What's Happening to IslandWood's Trees?

What’s Happening to IslandWood’s Trees?

Author: Hanna Hupp

 

To foster lifelong learning and environmental stewardship we create experiences that encourage students to pay close attention to the world around them. And those who have visited the IslandWood campus lately might have noticed something different about our trees. Nestled in amongst the usual fall-colored deciduous trees are a number of unusually brown hemlocks, Douglas-firs, and cedars.

 

To get to the bottom of what has been causing this die off, we recently brought in an arborist, who was able to confirm what many are indicating across western Washington: trees in our region are stressed.

On our campus, western red cedars appear to have been hit the hardest. Most likely due to the cumulative effect of drought stress over the past three years, these cedars have been showing signs of illness for quite some time. Though there are currently no indications of insect issues or diseases, some experts note that drought can be the catalyst for these additional stressors and accelerate tree sickness. Since these cedars have a very low drought tolerance, it is possible that they died at the end of last summer and were kept green a little longer by our wet winter. As temperatures rose this past spring, however, they quickly dried out.

 

Like the western red cedars, hemlocks are another low drought tolerant species. The extremes of dryness and wetness we’ve experienced over the past year have weakened these trees as well, making them more vulnerable to pathogens. Unlike the western red cedars on campus, these trees do show evidence of a new fungal disease that is causing hemlock defoliation. Similarly, a newly-identified fungus, which is currently being studied by Oregon State University, is likely the cause of the fir dieback, alongside the drought conditions that have ailed many of our tree species.

 

Unfortunately, there’s not much we can do to save these already dying trees, but there is still an opportunity to maintain the health and biodiversity of our natural environment. Part of this process means, in the words of Facilities Manager Luke Thivierge, allowing “as many trees to become part of the wildlife habitat as possible,” so that they can contribute their nutrients to future growth. As we continue to consult with experts and monitor the health of these trees, our team is committed to only removing those that pose a hazard to trails, buildings, and people, allowing as many as possible to fall naturally and become part of a continual cycle of growth, decay, and rejuvenation.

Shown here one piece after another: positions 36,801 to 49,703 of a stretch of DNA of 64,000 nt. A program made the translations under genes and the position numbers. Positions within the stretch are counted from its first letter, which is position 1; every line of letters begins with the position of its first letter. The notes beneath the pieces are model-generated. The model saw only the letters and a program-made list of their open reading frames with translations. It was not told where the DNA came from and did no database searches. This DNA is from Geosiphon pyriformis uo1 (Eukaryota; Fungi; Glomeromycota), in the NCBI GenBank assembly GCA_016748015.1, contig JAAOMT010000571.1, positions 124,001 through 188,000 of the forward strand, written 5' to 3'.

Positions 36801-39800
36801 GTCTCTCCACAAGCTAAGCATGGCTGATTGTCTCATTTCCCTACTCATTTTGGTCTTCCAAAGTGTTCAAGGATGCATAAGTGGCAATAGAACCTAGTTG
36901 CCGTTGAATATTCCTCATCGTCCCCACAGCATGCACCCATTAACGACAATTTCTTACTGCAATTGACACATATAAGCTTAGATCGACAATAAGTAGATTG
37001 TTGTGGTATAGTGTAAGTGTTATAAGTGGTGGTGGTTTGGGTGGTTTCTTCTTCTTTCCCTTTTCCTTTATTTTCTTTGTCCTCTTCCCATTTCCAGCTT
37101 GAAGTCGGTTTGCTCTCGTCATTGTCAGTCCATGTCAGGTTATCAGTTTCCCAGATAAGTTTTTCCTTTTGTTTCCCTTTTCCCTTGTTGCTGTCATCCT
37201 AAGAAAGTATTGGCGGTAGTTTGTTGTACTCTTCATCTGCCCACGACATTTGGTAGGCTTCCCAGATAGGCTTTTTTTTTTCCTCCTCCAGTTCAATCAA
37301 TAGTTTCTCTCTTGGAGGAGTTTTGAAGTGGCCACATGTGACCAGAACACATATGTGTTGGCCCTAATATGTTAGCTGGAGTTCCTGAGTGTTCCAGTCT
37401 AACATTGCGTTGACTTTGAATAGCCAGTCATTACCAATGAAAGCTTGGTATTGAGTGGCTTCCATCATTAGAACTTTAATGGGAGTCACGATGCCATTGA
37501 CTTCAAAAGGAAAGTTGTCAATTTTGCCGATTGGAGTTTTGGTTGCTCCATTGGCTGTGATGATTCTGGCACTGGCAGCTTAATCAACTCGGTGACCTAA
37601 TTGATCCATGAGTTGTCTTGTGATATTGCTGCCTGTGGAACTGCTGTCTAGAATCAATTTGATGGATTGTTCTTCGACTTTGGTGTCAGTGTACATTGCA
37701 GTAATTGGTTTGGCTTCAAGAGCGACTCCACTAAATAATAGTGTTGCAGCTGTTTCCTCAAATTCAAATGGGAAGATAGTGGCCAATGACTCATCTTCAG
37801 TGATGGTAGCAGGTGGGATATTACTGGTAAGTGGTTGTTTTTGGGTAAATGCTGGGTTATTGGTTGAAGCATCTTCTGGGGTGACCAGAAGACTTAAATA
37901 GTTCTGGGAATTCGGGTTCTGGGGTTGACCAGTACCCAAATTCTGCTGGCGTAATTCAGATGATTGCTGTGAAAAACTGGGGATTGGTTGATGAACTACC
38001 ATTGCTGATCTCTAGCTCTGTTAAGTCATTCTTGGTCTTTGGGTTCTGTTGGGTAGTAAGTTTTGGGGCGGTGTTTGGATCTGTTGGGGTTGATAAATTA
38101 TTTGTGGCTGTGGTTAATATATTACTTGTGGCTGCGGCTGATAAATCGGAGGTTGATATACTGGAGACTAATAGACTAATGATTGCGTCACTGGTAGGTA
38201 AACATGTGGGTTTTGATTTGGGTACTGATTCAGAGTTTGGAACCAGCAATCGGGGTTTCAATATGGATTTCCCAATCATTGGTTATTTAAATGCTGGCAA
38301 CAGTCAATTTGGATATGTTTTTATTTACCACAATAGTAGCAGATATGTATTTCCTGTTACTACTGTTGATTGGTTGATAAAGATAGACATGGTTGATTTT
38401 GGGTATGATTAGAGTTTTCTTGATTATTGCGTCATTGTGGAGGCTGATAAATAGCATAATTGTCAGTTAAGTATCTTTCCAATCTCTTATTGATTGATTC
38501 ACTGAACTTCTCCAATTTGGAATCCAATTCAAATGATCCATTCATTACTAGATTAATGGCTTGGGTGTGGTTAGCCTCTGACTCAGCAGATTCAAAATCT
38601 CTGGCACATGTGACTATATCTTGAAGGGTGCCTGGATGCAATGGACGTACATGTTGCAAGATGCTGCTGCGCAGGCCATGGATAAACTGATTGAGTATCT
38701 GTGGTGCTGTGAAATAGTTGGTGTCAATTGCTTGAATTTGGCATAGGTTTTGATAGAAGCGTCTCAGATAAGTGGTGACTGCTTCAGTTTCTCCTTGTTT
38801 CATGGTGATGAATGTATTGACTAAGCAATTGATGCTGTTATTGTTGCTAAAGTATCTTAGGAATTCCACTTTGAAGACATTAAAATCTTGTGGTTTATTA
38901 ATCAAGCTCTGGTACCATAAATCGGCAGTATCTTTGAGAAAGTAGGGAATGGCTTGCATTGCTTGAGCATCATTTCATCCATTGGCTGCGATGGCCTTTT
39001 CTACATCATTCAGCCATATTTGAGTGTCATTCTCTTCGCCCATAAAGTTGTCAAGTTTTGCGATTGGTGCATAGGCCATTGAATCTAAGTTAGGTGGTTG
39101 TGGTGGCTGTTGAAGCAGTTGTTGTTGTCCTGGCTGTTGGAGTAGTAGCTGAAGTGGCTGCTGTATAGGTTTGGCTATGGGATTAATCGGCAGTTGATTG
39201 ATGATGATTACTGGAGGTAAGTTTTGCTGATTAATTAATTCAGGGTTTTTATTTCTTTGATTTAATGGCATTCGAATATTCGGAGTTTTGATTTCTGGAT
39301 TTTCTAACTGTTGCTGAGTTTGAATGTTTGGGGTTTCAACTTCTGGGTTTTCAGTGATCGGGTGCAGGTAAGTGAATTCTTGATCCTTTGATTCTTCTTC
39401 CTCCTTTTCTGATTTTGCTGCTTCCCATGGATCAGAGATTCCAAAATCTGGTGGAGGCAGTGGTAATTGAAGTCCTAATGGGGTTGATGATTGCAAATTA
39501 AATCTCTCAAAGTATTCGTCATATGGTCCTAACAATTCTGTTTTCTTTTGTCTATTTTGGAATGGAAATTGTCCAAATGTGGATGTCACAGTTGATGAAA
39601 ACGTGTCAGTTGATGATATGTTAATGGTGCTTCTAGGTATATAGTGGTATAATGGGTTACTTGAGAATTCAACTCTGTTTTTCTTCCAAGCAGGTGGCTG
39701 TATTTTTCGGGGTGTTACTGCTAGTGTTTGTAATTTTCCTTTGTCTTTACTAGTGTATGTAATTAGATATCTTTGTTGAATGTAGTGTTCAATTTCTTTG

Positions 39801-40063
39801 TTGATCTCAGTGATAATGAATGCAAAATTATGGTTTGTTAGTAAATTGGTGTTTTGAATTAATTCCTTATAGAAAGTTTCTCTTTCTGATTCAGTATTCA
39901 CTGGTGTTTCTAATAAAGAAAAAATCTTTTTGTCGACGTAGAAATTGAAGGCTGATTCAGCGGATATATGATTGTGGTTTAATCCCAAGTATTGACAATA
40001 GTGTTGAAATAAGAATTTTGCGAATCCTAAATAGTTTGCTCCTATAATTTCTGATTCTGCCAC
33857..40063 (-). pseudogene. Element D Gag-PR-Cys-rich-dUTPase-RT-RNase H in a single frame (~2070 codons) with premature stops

It’s not just Luke and the facilities team that are noticing the tree die off, however. Education for Environment and Community graduate student Ray Hurley has been incorporating the trees into the practicum with School Overnight Program students. “After we do an activity where students learn to identify main plants around IslandWood,” Ray says, “we take a closer look at the western red cedars. I ask what they notice about our trees, and how that’s different from what they know. I ask why an evergreen would have brown needles on it. Then, we begin a challenge of trying to find a cedar tree with only green needles left. So far, no student has been able to find an entirely green cedar tree on IslandWood’s campus. We take this as a challenge to spur conversations about what our actions can do to negatively or positively affect the environment around us.” 

 

This interactive approach seems to be working. Ray notes that “the suggestions kids come up with are really awesome too!” Real-world examples of natural phenomena such as this are often key elements in fostering curiosity, engagement, and lifelong environmental stewardship for students and adults alike.

 

Luke and his team, along with graduate students like Ray, are committed to the same thoughtfulness, responsiveness, and intentionality that guides the rest of our teams at IslandWood – making sure that we continually fulfill our mission to be good stewards for this land and for our community.

 

Special thanks and acknowledgment to Luke Thivierge and Ray Hurley for their contributions to this piece.

 

 

References:

 

Seattle Green (2018): https://www.greenseattle.org/western-redcedar-die-off-in-seattle-parks/ 

Seattle Times (2018): https://www.seattletimes.com/seattle-news/environment/some-of-washingtons-biggest-trees-are-dying-and-scientists-dont-know-why/ 

Washington Dept. of Natural Resourses (2018): https://dnrtreelink.wordpress.com/2018/07/03/emerging-issues-with-western-hemlock-and-douglas-fir/ 

WSU Extension Forestry (2018): http://forestry.wsu.edu/nps/newsletter/2018_july/

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